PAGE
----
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About Us
The Organization

The Organization

The Inner Voices, founded in 1971, is a Washington, DC based chartered non-profit  organization, strictly focused on providing re-entry, support and transitional services, advocacy and opportunity to the formerly incarcerated in the Washington Metropolitan area as well as across the continental United States.  Using theatrical arts as the chief catalyst, we aim to fulfill the Samaritan cause of giving aid where aid is needed.

Our History

Our History

While serving a life sentence, Roach Brown created and founded the nationally acclaimed prison theatrical troupe The Inner Voices. The Inner Voices performed outside the gates of Lorton Correctional Complex over 1,500 times without an escape or incident. The Inner Voices performed original plays, skits and social dramas.  In several incarnations,The Inner Voices perform to this very day...

The Inner Voices was founded in 1971 behind the walls of Lorton Correctional Institution. The Inner Voices advocate for the rights of ex-offenders and provides transitional services to underrepresented populations of our community.  Moving into our fourth decade of community service, our work has expanded into legislative advocacy and education, voter awareness and domestic violence prevention.

Through theatrical venues, we inform and educate the public through periodicals, internet, curriculum learning, media productions, workshops, social networking avenues, group support meetings.  Our work is supportive of all races, genders, disabilities and nationalities throughout the Washington Metropolitan area and other target cities across the country.  The growing Latino population is an area that we seek to break barriers in the very near future.  The promotion of “diversity training” and “anti-racism training” are also high on our agenda.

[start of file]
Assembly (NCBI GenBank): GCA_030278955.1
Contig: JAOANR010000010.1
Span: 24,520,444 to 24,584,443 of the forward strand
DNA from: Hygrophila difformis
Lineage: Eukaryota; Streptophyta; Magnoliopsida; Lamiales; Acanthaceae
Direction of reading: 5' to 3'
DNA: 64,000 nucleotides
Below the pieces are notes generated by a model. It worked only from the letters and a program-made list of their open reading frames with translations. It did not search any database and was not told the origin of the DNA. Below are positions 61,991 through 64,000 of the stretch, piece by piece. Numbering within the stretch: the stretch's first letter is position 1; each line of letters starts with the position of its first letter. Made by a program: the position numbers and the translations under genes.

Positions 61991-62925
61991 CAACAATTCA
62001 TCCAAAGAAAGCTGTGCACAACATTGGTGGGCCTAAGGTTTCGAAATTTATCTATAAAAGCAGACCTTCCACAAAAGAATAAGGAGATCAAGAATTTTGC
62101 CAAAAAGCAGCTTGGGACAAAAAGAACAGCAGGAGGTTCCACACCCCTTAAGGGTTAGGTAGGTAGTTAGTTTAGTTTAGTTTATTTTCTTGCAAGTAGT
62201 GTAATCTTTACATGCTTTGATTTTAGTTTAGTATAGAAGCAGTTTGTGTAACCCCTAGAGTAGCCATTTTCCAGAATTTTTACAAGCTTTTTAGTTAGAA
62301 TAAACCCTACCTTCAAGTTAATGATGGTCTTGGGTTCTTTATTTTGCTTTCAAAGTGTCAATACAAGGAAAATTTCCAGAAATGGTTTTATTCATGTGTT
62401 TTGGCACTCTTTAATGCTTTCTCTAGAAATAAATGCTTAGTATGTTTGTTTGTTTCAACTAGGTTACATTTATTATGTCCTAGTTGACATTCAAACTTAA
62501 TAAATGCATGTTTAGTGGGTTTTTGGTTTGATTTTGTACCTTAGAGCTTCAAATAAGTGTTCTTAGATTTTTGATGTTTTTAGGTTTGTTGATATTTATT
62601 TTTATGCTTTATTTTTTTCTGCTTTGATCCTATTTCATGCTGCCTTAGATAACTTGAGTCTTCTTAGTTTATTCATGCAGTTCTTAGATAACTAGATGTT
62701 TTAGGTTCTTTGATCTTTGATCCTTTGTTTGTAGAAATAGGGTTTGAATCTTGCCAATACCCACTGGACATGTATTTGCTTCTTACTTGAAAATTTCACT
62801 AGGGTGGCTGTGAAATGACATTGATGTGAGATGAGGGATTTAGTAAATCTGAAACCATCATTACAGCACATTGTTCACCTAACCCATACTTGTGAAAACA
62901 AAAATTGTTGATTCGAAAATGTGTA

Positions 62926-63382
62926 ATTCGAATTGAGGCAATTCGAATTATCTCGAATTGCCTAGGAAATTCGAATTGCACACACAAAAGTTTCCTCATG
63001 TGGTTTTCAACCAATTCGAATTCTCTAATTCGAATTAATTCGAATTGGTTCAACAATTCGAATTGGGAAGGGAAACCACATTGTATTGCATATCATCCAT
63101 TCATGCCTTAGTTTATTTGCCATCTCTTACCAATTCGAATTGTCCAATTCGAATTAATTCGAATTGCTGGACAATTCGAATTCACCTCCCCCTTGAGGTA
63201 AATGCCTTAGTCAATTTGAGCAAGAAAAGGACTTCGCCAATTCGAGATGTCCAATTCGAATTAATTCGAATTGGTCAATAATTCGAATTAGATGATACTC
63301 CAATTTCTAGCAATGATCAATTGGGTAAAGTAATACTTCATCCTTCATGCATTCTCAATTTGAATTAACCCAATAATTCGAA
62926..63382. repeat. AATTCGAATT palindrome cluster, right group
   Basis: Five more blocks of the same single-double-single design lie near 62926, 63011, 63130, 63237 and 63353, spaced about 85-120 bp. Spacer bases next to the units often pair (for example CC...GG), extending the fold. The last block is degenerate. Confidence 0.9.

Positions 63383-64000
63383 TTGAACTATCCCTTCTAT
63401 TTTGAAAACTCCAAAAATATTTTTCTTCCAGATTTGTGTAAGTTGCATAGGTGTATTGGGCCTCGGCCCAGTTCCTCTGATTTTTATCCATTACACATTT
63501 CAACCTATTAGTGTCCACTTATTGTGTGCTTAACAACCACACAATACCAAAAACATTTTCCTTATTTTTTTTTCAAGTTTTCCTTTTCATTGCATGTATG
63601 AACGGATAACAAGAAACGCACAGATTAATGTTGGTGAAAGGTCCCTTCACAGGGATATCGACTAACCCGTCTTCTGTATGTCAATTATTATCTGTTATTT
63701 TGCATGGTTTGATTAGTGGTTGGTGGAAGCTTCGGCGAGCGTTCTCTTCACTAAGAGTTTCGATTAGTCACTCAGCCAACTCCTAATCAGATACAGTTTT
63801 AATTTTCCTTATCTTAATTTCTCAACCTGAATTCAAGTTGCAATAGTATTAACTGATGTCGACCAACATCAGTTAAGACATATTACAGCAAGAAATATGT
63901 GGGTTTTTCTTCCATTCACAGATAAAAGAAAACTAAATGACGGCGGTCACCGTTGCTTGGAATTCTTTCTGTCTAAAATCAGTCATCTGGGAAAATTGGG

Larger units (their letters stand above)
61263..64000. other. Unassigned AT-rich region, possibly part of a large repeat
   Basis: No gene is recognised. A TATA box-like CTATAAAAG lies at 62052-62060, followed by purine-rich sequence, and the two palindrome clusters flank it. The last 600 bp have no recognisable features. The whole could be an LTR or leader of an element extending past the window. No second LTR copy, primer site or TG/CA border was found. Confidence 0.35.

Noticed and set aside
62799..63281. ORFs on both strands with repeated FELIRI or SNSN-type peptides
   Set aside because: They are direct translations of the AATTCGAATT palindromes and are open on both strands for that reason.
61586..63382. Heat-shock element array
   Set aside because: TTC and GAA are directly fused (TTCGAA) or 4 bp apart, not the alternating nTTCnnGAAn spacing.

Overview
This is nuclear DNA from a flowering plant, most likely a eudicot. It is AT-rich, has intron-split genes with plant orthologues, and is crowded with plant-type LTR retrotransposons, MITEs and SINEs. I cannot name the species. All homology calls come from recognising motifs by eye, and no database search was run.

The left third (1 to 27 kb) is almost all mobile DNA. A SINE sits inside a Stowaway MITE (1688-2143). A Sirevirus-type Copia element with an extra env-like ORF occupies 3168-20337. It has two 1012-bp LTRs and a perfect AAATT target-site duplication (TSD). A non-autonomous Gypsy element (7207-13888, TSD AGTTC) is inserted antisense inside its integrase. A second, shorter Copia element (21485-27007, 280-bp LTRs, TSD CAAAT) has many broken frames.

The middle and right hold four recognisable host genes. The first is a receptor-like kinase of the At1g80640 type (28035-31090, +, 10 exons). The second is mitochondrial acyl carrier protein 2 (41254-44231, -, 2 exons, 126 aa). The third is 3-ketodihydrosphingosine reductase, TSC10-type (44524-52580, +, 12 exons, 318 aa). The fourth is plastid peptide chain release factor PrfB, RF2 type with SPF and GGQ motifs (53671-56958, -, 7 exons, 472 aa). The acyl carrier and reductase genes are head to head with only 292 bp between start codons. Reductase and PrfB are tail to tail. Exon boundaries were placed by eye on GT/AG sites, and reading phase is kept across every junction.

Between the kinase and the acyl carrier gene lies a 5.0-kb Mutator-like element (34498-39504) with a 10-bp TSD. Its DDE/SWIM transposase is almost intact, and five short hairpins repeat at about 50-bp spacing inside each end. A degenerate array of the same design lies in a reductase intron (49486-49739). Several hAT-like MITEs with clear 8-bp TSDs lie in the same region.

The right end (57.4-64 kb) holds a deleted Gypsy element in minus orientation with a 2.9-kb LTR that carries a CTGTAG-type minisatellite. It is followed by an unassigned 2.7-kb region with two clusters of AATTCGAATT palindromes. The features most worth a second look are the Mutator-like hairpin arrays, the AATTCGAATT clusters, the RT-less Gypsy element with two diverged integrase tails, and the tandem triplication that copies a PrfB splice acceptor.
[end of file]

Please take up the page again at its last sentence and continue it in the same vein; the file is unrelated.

Our Work

Our Work

We can testify that there is a heavy population of formerly incarcerated individuals living among us.  After concerted one-on-one conversations, we have discovered that there is a familiar story: doors are closed to those who have served time for a crime and have returned to society.  The Inner Voices want to open those doors.

Our aggressive legislative organizing and support includes: 

  • Increased Voter Awareness and Registration for Returning Citizens
  • Support of the "Ban the Box" Campaign 
  • Repeal of Federal Mandatory Minimum Sentences
  • Reform and Implementation of 1-to-1 Federal Crack-to-Powder Sentencing 
  • Apt Execution and Increased Funding of Re-Entry Grants for Ex-Offenders 
  • Fair Hiring Standards for Re-Entering Ex-Offenders